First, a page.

• Thousandsof French civilians also died
    The commemoration featured an hour-long production telling the story of the invasion, with testimony from veterans, theatrical performances and music. Veterans saluted the crowd, and actress Sheridan Smith performed a Dame Vera Lynn song.

    Mr Trump read the same prayer given by President Roosevelt in a radio message ahead of the D-Day landings, while the last letter of a young resistance fighter, executed aged 16, was read out by President Macron.

    Mrs May read a letter from Captain Norman Skinner of the Royal Army Service Corps, to his wife Gladys on June 3 1944. It was in his pocket as he landed on Sword Beach, but he was killed the following day.

    Thousands of members of the public, separated from the VIPs and veterans by a large security fence, watched the events live on big screens on Southsea Common.

    A designated protest area was set up in Guildhall Square, more than a mile (1.6km) from the Southsea Common events.

    Civic leaders were worried any protests near the main event might upset the veterans.

    The event included a flypast of the RAF's Red Arrows aerobatic team and historic aircraft, including Spitfires and Hurricanes.

    The Queen, Prince Charles, the US president and first lady met six veterans at a reception after the ceremony. World leaders then met to discuss the western alliance and security.

    Following the commemorations in Portsmouth, Mr Trump boarded Air Force One for a flight to Shannon for his first visit as US president to the Republic of Ireland.
     
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  2. Zable

    Zable Soap Chat Addict

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    From across the pond in America, a brief perspective about the day before Operation Overlord:

     
  3. Barbara Fan

    Barbara Fan Super Moderator Staff Member

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    I find this one of the most moving films ever made and this scene made me begin to appreciate what soldiers and armed forces faced back then

    75 years ago today (June 6th 2019) RIP to all those who were lost at D-Day

     
  4. Barbara Fan

    Barbara Fan Super Moderator Staff Member

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    this makes me sob





    This is why I'll always respect the greatest generation. My grandparents were both injured in WW1 and my mums father died when she was a little girl as a result of being gassed
    They may be old now most dead but they fought and died for everyone's freedom and safety in the face of unimaginable horror. They died to keep us free
    It is with deep gratitude that i say thank you to all who serve and have served.

    And the quote "for your tomorrow we gave our today" makes me very humble

    God Bless the Armed Forces and all who serve to keep us free
     
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  5. Barbara Fan

    Barbara Fan Super Moderator Staff Member

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    This is American, but it strikes a chord and the music makes me weep
    Steven Spielberg and John Williams are so talented and tug at the heart strings

     
  6. Emelee

    Emelee Soap Chat Star

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    I will always remember the date of D-day, as it's also Sweden's National Day. 6/6 - good day to celebrate.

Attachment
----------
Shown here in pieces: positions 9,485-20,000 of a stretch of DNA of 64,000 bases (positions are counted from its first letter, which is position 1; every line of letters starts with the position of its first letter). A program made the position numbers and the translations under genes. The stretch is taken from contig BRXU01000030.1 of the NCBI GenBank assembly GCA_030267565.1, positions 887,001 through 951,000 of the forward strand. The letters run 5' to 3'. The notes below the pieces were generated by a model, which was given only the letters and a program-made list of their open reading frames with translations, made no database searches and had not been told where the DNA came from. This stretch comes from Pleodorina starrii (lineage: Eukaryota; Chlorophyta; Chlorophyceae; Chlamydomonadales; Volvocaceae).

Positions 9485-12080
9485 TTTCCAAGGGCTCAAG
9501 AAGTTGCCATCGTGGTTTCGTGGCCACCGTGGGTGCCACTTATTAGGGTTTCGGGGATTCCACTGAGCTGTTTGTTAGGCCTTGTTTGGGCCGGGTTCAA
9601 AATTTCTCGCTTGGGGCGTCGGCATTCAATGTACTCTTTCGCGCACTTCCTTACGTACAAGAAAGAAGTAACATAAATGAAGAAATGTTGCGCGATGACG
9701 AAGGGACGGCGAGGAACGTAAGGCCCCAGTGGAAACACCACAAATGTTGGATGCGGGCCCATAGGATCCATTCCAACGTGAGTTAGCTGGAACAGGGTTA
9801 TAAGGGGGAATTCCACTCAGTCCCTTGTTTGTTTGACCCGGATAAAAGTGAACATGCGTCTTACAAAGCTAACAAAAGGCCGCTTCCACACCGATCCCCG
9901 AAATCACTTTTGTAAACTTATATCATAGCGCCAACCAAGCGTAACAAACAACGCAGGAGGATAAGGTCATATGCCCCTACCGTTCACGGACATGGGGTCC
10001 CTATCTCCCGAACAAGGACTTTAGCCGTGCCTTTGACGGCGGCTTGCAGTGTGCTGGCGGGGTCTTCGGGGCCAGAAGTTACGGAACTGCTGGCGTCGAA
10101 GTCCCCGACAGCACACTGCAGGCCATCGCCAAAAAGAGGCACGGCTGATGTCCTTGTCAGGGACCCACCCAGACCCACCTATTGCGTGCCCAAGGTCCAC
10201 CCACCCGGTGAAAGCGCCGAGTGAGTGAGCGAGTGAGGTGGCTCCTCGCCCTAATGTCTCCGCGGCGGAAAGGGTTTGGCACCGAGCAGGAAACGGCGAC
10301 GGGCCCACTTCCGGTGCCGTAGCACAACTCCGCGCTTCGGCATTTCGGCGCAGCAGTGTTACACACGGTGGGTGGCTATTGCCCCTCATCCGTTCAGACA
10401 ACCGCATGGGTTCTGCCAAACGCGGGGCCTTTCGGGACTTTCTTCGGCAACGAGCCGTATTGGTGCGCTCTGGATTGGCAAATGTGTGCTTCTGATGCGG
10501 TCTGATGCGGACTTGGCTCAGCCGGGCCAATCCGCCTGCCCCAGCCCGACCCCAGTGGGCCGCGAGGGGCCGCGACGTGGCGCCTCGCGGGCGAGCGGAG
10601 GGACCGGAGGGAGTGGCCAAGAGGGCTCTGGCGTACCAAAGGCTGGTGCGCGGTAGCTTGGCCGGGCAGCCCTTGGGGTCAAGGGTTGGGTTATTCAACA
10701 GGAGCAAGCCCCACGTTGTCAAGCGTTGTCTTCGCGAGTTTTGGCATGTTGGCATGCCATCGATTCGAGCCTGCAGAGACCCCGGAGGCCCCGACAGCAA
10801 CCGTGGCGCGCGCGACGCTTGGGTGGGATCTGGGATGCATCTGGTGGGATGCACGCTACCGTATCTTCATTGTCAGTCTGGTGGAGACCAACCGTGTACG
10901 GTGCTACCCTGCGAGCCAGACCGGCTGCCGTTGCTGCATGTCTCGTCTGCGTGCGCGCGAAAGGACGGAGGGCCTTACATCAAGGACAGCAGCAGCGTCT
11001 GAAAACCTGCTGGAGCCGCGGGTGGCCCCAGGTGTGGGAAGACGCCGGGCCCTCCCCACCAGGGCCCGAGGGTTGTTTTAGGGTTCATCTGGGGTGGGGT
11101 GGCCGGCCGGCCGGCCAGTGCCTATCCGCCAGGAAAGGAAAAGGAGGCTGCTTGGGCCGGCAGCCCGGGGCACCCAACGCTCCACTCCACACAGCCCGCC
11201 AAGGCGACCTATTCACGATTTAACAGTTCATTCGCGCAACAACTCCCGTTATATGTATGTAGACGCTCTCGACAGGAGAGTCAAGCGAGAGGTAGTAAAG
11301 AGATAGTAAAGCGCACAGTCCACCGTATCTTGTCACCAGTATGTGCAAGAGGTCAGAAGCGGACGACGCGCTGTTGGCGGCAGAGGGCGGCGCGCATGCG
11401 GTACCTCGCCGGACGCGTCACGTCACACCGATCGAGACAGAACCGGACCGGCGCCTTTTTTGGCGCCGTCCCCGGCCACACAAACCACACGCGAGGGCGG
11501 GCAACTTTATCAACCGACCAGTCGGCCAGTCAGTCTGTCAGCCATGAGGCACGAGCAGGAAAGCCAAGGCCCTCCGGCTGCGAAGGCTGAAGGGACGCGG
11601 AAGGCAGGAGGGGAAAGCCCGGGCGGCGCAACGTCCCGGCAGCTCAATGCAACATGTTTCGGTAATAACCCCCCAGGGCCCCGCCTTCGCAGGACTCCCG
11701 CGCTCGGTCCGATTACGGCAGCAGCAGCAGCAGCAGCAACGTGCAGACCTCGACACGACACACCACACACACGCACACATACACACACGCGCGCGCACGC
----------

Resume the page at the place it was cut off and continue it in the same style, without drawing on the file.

7. Snarky's Ghost

    Snarky's Ghost Soap Chat Oracle

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    Those are the worst two scenes of the movie -- the coda which opened and closed the film. I hate them. The idea is good -- beginning and ending in the present at the Normandy cemetery, but they're so maudlin and bullshitty it threatens to ruin the decent film in between them.

    It's disrespectful to all the men who died there.
     
  8. Zable

    Zable Soap Chat Addict

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    For Swedes, yes. To celebrate crown, constitution, flag and (new) nationality. Whatever National Day means to the individual.

    For the Allied nations, 6/6 is not that day. Nor is June 6th that day of freedom from occupation & captivity to savour and celebrate like VE Day; but a sombre day to honour the thousands upon thousands who died trying to make that release from occupation & captivity happen.

    By 1943, Anglo-French navies had managed to badly disrupt economic trade to Axis nations and force the armistice between Italy and the Allied armed forces.

    Sweden’s economy was reliant on sales of its iron ore. Allied countries were willing to buy iron ore (among other minerals) to dry up sales to Germany. Arguably, the war in Europe wouldn’t have taken as long as it did if neutral Sweden had not supplied Germany iron ore to make steel. The Battle of Normandy need not have been as hard fought, or even necessary.
     
    Last edited: Jun 7, 2019
  9. Emelee

    Emelee Soap Chat Star

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    Sweden was great friends with Germany in the 1800s with lots and lots of import & export. That kept going into the 1900s.

    We feared Hitler, but we also had Soviet very close. Finland and Russia were at war, and we wanted to protect Finland. Russia winning over Finland was a big threat, and we did not want Russia to become our neighbours.

    Many Swedes feared Russia far more than nazi-Germany. Russians were known to torture people before killing them. Russia disliked us, Germany didn't. Stalin or Hitler? They were equally bad, so we tried our very best not to anger anyone. Still today, attacking and taking over Sweden would take about 1 week. We stand no chance against bigger nations.

    Elderly Swedes today still fears Russia.